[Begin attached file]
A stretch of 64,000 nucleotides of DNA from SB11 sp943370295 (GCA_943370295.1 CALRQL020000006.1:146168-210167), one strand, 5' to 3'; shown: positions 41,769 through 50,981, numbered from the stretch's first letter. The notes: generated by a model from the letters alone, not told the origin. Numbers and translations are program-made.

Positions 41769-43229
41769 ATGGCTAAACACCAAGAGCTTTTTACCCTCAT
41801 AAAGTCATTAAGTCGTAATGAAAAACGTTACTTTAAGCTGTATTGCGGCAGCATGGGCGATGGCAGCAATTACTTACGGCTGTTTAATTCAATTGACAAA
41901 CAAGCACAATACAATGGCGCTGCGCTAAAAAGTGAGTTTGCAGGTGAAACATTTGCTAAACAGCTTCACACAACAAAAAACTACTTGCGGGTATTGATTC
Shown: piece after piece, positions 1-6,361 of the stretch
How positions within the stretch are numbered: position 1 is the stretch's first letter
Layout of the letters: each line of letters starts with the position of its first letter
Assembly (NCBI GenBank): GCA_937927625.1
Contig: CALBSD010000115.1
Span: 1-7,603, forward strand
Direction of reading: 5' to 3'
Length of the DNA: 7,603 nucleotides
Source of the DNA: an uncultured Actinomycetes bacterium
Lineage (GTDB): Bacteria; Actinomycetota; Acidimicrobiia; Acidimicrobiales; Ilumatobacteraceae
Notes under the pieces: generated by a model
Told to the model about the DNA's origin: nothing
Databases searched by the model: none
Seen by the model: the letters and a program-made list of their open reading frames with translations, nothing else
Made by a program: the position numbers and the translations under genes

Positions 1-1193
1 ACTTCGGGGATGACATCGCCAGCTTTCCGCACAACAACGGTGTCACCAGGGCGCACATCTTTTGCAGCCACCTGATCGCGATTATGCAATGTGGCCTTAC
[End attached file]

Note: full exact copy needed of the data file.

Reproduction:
A stretch of 64,000 nucleotides of DNA from SB11 sp943370295 (GCA_943370295.1 CALRQL020000006.1:146168-210167), one strand, 5' to 3'; shown: positions 41,769 through 50,981, numbered from the stretch's first letter. The notes: generated by a model from the letters alone, not told the origin. Numbers and translations are program-made.

Positions 41769-43229
41769 ATGGCTAAACACCAAGAGCTTTTTACCCTCAT
41801 AAAGTCATTAAGTCGTAATGAAAAACGTTACTTTAAGCTGTATTGCGGCAGCATGGGCGATGGCAGCAATTACTTACGGCTGTTTAATTCAATTGACAAA
41901 CAAGCACAATACAATGGCGCTGCGCTAAAAAGTGAGTTTGCAGGTGAAACATTTGCTAAACAGCTTCACACAACAAAAAACTACTTGCGGGTATTGATTC
Shown: piece after piece, positions 1-6,361 of the stretch
How positions within the stretch are numbered: position 1 is the stretch's first letter
Layout of the letters: each line of letters starts with the position of its first letter
Assembly (NCBI GenBank): GCA_937927625.1
Contig: CALBSD010000115.1
Span: 1-7,603, forward strand
Direction of reading: 5' to 3'
Length of the DNA: 7,603 nucleotides
Source of the DNA: an uncultured Actinomycetes bacterium
Lineage (GTDB): Bacteria; Actinomycetota; Acidimicrobiia; Acidimicrobiales; Ilumatobacteraceae
Notes under the pieces: generated by a model
Told to the model about the DNA's origin: nothing
Databases searched by the model: none
Seen by the model: the letters and a program-made list of their open reading frames with translations, nothing else
Made by a program: the position numbers and the translations under genes

Positions 1-1193
1 ACTTCGGGGATGACATCGCCAGCTTTCCGCACAACAACGGTGTCACCAGGGCGCACATCTTTTGCAGCCACCTGATCGCGATTATGCAATGTGGCCTTAC